"Clouds of a bloodless war are hovering over the world. The world is terrified by this... India has a big role to play in this." When Prime Minister Narendra Modi spoke these words at the Digital India Week in February 2017, it seems he did so with the knowledge that the "cyber games" are being played in his own backyard.
Flash forward to this week, and things have deteriorated to hit a terrifying low with North Korea's deputy ambassador to the United Nations brazenly warning the United States (US) to back off or face a nuclear war that could "break out any moment".
Face of this new threat
If it breaks out, this nuclear war, however, may well turn out to be far devastating than anything that the world has seen in the past, including the tragedies in Hiroshima and Nagasaki.
As experts have warned in the recent weeks, Pyongyang today holds the power to carry out a terrifying nuclear attack that would not target a city and a population of hundreds of thousands, but rather wipe out over 90 per cent of the population of the United States in a matter of months.
But the execution of any such attack would depend more on Pyongyang's cyber warfare prowess than the brawn of Kim Jong-Un and his quest for amassing massive nuclear warheads.
As a MailOnline report explains, future attacks by North Korea may look to cripple the power grids that keep the United States alive by using a nuclear electromagnetic pulse (EMP) bomb and targeted cyber attacks.
The face of North Korea's digital threat
As evidenced by the attempted cyber robbery of $1 billion from the New York Federal Reserve in 2016 to the more recent WannaCry “ransomware” cyber attack that infected more than 300,000 computers in 150 countries, the North Korean threat in digital warfare has grown by leaps and bounds.
And according to a report published by Reuters, the responsibility of these attacks lie at the door of a special cell – Unit 180 – of North Korea's main spy agency.
Unit 180 is widely believed to have carried out other daring and successful cyber attacks too in the recent past, leaving officials, internet security experts worried.
But from the Indian point of view, what makes this chilling news of the growing powers of Unit 180, and the world silently moving ever closer to a nuclear war, is the realisation that India may very well be at the centre of where all the trouble is brewing.
India playing a crucial role?
As a New York Times report explains, since 2011 when Kim Jong-Un took over power from his father and former Supreme Leader of North Korea, Kim Jong-il, there has been an increased focus on enhancing Pyongyang's cyber warfare capabilities, and in a short span of time, these attempts have led to North Korea producing some of the world's most deadly hackers.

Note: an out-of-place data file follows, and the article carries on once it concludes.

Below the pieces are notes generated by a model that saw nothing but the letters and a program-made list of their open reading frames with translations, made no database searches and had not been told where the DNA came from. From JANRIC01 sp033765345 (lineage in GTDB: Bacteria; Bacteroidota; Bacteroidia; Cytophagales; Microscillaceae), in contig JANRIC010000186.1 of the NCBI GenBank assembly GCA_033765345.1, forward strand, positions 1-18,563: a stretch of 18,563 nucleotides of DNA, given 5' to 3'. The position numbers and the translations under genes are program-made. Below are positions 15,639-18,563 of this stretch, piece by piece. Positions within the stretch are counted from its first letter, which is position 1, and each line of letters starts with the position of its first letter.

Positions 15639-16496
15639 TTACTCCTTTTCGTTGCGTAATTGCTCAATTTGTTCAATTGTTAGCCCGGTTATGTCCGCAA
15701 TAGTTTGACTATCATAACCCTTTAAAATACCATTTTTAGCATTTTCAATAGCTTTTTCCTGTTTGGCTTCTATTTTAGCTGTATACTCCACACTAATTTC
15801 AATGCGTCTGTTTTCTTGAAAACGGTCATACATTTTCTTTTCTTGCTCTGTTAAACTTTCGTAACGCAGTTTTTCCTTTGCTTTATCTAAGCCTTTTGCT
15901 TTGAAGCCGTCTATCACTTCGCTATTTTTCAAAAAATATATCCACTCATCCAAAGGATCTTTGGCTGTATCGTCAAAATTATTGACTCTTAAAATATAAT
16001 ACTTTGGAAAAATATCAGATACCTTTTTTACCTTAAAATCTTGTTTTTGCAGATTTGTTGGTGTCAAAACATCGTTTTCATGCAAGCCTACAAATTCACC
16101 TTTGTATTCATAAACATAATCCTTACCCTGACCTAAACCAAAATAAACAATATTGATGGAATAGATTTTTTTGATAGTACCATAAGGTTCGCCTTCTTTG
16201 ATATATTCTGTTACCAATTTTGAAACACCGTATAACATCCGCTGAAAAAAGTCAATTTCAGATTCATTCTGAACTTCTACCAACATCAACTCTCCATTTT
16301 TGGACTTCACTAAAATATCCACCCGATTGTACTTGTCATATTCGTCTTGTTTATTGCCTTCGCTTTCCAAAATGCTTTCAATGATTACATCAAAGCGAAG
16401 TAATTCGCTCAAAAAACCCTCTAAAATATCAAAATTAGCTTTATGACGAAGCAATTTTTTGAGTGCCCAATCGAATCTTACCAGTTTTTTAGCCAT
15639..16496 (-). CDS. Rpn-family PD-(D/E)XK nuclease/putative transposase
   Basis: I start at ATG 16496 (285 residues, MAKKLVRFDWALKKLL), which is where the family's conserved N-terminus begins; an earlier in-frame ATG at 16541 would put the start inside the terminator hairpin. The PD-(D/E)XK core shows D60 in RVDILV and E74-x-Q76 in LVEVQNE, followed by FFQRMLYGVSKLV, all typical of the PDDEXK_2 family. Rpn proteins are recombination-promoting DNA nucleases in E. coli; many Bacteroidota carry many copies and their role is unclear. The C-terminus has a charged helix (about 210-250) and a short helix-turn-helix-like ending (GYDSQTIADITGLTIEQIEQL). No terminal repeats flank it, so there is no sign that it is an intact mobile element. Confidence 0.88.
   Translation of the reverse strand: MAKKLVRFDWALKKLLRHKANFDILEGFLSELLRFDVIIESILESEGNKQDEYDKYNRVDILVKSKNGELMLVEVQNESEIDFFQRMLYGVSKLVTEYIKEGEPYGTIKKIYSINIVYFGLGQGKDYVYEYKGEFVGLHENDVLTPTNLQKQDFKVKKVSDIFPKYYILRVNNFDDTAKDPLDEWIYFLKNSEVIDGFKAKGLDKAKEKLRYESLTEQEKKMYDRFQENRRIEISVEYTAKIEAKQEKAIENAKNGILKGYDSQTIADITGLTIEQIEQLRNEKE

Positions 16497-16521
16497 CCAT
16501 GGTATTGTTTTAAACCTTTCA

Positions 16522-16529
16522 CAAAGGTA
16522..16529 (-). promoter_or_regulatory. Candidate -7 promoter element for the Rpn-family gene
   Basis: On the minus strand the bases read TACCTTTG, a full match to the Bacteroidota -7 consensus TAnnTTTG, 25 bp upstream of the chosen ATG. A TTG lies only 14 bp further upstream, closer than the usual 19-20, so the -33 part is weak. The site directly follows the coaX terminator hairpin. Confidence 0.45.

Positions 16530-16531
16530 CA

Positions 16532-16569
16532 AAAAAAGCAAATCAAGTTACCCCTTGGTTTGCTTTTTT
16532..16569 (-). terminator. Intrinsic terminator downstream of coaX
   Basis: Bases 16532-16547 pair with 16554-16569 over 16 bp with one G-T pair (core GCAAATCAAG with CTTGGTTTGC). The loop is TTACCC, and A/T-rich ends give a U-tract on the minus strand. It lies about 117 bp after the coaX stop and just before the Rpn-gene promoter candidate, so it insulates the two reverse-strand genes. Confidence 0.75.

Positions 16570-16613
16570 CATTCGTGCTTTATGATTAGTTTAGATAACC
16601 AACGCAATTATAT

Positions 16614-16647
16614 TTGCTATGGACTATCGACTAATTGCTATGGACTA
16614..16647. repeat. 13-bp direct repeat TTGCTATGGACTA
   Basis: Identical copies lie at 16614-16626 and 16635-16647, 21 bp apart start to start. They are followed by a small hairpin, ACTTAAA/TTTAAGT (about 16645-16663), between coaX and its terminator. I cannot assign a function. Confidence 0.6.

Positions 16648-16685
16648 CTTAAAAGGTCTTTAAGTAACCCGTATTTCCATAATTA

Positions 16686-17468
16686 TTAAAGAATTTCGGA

But due to the lack of infrastructure in North Korea, these hackers – much like the brains behind Pyongyang's nuclear programme – are not developed in North Korea but are identified at an early age for special training and sent to China’s top computer science programmes.
However, that's just the tip of the iceberg, as these hackers then continue to operate from abroad, working from countries with relaxed cybersecurity laws and better internet infrastructure. And all of this is done without leaving any trace of Pyongyang complicity in the attacks.
A recent analysis by the cybersecurity firm Recorded Future has found heavy North Korean internet activity in India and has evidence to support that nearly one-fifth of Pyongyang’s cyberattacks now originate from India and carried out by hackers physically stationed in the country.
These allegations gain more power when put into context with India's historical ties with North Korea. India has in the past trained many North Korean students at its elite institutions who have gone on to join North Korea's nuclear weapons programme.
Although in both the cases, India is not directly responsible for aiding North Korea, however, it cannot shrug off its responsibility in indirectly furthering Kim Jong-Un's agenda.
India currently has one of the most relaxed cyber laws around the world, and with little funding going towards improving the cyber security apparatus, India and its servers are becoming easy targets for hackers and cyber criminals to route their attacks through.
The need of the hour thus for the country and its policy-makers is to chalk out a framework and make laws to secure itself and the world from internal and external cyber attacks. It needs to act, and act quickly, or it could very well end up unknowingly aiding North Korea in carrying out a human disaster worse than Hiroshima and Nagasaki.